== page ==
Having a casket nearby is a great way to meditate upon death. That may seem very unappealing at first, but the Church strongly encourages us to do that. The four last things (death, judgment, heaven and hell) are supposed to be regular topics of meditation for the faithful. This is not meant to sadden anyone, but to get us to face the fleeting nature of this world and then orient our lives toward the ultimate happiness of heaven. Reading Preparation for Death by St. Alphonsus Liguori is one way to do this, and The Incorruptibles by Joan Carroll Cruz can be, as well.
Sometimes people call death “natural,” but there’s nothing natural about it, in the sense that God did not intend for death to exist. What brought death into the world was sin, so if we remove sin from our lives, death loses its sting. We can actually look forward to death with a firm hope of eternal life. Then death is seen not as the end, but the only entryway into Our Father’s heavenly kingdom. That’s what Marian Caskets’ motto expresses in so few words: "Bringing Eternity to Life."
Even though death is a topic that people don’t want to start talking about, if they do start, they can’t seem to stop. I spoke at a local Legatus meeting and was told afterward that the Q-and-A session was the longest they had ever witnessed. This was despite the fact that this Legatus chapter had hosted many well-known speakers with far, far more speaking experience that I had. It wasn’t me that touched them; it was the topic.
Being a woodworker associated with death on a daily basis, I’m guessing you have a devotion to St. Joseph, a carpenter, who is the patron of a happy death.
I do have a devotion to St. Joseph, who taught Jesus how to work with his hands. It’s touching to think about those two working together with wood, hammers and nails, which would later be the very instruments of Jesus’ death (and our sanctification). St. Joseph was preparing Jesus not only for life, but for death.
As someone from a divorced family, for me, St. Joseph has also been a very noble ideal for fatherhood. Being a compassionate yet strong man is something worth striving for every day, and St. Joseph is the benchmark for that.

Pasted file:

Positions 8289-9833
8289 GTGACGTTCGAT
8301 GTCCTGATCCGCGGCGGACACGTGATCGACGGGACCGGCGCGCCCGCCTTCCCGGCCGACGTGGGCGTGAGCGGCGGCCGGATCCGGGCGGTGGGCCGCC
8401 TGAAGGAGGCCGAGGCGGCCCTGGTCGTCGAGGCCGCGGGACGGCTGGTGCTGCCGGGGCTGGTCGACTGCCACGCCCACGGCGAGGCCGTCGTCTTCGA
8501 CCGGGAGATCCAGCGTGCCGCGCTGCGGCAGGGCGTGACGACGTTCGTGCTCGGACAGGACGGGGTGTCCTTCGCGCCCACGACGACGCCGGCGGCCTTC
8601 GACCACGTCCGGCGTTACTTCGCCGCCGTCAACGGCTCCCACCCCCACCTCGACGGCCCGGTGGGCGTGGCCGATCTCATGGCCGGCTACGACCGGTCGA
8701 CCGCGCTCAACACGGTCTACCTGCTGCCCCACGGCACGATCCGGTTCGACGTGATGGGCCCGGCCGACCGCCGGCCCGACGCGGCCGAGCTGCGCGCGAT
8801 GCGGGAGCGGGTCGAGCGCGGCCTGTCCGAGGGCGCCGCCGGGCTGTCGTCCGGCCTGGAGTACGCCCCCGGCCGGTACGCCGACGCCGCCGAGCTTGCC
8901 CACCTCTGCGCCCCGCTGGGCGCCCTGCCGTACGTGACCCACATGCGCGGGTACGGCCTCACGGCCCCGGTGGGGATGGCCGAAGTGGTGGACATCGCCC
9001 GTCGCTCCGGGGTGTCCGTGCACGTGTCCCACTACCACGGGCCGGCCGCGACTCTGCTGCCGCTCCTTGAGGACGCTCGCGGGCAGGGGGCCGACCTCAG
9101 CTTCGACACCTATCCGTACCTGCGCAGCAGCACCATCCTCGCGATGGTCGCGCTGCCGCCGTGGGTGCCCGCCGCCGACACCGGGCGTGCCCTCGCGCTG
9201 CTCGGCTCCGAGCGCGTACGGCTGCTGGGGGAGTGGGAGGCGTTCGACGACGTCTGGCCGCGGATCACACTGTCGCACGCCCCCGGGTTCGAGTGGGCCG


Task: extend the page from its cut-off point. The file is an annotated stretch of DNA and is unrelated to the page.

It has been said that Seattle is the most unchurched city in the most unchurched state in the country. Have you found it difficult to influence locals outside the Church for the better?
Well, if you consider Vashon Island as part of the greater Seattle area, we are probably the most unchurched part of the most unchurched city in the most unchurched state in the country. It’s an area not known for traditional Christian morality. However, it is known as an area for people who are looking for an authentic way of life.
What I mean is, it’s common for people to move here with the intent of “going green” by being closer to nature and eating organic food or maybe even working on their own farm. We have good friends of our family who moved here in 2005 to start a goat farm. At the time, the couple wasn’t married, but had two children. Now, by the grace of God, they’re Catholic and have five children.
They wanted to be genuine people living a good life; it’s just that they weren’t initially thinking of Catholicism as being a part of that. People are slowly realizing that Catholicism is the most authentic way of life — the truly radical way of existing in a confused and oftentimes artificial world.
I hope that Marian Caskets is a part of this spiritual awakening, where death is accepted but where it won’t have the last word. That’s what the casket catechesis of soon-to-be St. John Paul II is all about: facing reality with humility, acknowledging our sins and asking for God’s mercy.
Register correspondent Trent Beattie writes from Seattle.